Disproportional Representation and the Myth of the Shyster
Zoom link to be provided
It is often claimed that Jews have occupied a unique place in the American legal profession because they have comprised a disproportionately high percentage of its practitioners. But a closer look reveals that this claim had its origins in nineteenth-century anti-Jewish depictions of a stereotypical Jewish lawyer as ubiquitous. The idea of Jewish lawyers’ disproportional representation in the U.S. legal profession was deployed by some as a response to major institutional and demographic changes.
About the “Jewish Law and the Constitution” Series
The familiar talmudic statement dina de-malkhuta dina (“the law of the kingdom is the law”) doesn’t even begin to cover the complex relationship between Judaism and state law—especially when the state itself takes account of Jewish law and religion. This series of lectures will draw out some signal characteristics of that relationship as it has evolved and unfolded in the orbit of American constitutional law. Each speaker will highlight one arena in which the American legal system has been drawn into conversation with American Jewish life and vice versa. Case by case, they tell stories of religion and politics, democracy and minorities, theory and practice: law entangled with law.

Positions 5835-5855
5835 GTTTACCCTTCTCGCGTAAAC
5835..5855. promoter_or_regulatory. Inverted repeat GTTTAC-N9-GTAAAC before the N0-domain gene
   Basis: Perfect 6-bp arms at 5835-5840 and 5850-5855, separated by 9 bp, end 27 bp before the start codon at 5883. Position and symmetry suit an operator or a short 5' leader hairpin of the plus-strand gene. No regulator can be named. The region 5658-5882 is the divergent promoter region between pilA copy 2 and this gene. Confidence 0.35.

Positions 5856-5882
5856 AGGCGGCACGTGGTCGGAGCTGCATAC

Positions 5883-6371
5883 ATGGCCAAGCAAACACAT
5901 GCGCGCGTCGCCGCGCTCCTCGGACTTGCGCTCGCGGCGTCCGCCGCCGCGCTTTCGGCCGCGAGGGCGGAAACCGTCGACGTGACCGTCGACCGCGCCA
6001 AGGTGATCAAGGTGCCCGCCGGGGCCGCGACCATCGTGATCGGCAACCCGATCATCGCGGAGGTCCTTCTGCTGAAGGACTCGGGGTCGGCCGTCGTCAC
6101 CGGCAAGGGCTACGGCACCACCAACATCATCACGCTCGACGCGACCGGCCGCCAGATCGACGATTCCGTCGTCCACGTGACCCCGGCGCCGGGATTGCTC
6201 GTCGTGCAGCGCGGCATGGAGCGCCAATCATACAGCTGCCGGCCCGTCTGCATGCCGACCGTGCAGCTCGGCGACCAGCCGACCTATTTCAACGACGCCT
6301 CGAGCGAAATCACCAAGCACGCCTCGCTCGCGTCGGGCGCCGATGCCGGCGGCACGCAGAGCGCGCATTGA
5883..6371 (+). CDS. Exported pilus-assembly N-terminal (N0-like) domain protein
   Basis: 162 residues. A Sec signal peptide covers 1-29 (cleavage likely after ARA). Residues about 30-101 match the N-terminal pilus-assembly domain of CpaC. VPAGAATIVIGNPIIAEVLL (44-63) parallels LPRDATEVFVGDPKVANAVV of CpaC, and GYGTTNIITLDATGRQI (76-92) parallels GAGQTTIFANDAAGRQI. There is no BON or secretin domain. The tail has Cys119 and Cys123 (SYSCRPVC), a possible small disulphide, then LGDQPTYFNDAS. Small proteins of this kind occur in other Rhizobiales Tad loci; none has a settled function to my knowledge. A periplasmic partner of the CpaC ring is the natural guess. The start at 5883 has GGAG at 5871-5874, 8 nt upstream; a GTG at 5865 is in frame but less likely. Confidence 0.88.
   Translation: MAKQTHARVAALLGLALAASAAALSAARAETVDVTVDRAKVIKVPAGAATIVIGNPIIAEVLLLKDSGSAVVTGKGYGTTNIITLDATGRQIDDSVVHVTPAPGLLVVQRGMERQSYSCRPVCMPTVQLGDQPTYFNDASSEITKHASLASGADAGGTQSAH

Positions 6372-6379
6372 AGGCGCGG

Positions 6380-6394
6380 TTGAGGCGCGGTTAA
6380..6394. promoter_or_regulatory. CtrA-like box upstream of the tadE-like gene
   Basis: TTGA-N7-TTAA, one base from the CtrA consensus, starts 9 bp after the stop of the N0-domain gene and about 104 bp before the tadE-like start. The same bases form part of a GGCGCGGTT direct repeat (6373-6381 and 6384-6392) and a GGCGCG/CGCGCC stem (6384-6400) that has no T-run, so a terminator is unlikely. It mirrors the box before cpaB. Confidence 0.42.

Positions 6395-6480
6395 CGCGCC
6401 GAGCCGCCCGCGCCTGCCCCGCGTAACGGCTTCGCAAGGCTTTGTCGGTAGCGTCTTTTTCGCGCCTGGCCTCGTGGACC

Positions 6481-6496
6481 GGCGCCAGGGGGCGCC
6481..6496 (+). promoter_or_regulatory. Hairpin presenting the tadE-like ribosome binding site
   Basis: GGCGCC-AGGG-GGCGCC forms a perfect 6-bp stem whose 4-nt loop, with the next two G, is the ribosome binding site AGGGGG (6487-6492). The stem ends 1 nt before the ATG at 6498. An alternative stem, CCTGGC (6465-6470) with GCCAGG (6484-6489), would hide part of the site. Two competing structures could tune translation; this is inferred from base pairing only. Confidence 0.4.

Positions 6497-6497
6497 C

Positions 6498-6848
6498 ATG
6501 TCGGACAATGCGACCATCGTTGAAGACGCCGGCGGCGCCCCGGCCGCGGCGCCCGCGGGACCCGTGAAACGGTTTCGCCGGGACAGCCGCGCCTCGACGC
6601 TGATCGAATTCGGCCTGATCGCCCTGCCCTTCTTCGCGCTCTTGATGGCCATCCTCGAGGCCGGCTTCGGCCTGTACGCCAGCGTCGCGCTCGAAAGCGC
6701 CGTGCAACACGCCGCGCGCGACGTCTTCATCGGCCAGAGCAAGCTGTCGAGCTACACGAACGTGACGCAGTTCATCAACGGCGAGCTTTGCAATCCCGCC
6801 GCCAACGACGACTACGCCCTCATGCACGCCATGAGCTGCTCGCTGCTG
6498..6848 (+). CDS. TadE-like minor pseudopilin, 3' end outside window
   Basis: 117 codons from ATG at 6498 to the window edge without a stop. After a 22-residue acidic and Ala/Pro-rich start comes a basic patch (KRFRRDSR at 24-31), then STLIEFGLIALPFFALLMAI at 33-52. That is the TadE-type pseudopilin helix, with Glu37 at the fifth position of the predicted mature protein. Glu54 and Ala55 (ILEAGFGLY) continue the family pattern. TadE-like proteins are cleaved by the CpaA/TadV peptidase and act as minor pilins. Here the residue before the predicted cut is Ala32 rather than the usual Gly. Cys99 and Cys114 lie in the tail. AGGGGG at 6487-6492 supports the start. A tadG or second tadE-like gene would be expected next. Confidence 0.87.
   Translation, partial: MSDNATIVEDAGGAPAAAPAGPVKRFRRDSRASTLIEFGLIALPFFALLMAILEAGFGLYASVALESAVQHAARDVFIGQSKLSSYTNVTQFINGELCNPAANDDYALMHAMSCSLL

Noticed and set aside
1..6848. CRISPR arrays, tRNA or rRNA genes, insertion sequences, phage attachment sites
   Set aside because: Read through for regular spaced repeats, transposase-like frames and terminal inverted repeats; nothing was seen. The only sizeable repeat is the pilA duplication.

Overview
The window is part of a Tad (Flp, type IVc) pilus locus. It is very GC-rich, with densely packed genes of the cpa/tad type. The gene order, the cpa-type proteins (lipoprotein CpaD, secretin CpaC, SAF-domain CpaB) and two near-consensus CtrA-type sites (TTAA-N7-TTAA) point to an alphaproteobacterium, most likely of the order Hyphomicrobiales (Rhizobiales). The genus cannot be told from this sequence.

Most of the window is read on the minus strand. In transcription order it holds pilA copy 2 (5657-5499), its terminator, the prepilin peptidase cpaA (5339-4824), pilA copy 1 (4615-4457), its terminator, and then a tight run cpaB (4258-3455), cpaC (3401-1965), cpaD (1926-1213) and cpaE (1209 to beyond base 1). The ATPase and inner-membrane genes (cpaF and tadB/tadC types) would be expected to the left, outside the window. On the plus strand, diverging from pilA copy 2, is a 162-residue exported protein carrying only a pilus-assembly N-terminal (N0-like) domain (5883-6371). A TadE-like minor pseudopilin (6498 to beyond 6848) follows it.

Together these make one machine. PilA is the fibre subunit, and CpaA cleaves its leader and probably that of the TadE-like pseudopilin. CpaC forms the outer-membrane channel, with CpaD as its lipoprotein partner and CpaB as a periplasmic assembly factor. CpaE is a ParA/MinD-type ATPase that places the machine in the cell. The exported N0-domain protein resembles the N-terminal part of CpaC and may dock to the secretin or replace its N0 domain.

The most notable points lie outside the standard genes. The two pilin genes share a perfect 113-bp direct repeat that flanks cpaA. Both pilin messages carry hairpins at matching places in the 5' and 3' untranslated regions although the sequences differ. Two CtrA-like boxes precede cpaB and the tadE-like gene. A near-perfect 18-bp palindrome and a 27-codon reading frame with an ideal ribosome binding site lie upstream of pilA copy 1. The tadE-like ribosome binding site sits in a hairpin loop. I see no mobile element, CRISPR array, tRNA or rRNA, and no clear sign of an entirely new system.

About the image above: Catalogue, Belcher Mosaic Glass Company (New York, 1886), Winterthur Museum Library, via publicdomainreview.org.
Britt Tevis is a historian with special interests in law and Jewish studies. Her current research challenges the myth of American Jewish exceptionalism by examining the ways in which local, state, and federal authorities condoned and/or incited anti-Jewish discrimination, resulting in the curtailment of Jews’ civil rights.
Tevis received her PhD from the University of Wisconsin-Madison. She was previously a lecturer of law at Deakin University in Melbourne, Australia.
We gratefully acknowledge the support of the Klatt Family and the Harry Stern Family Foundation.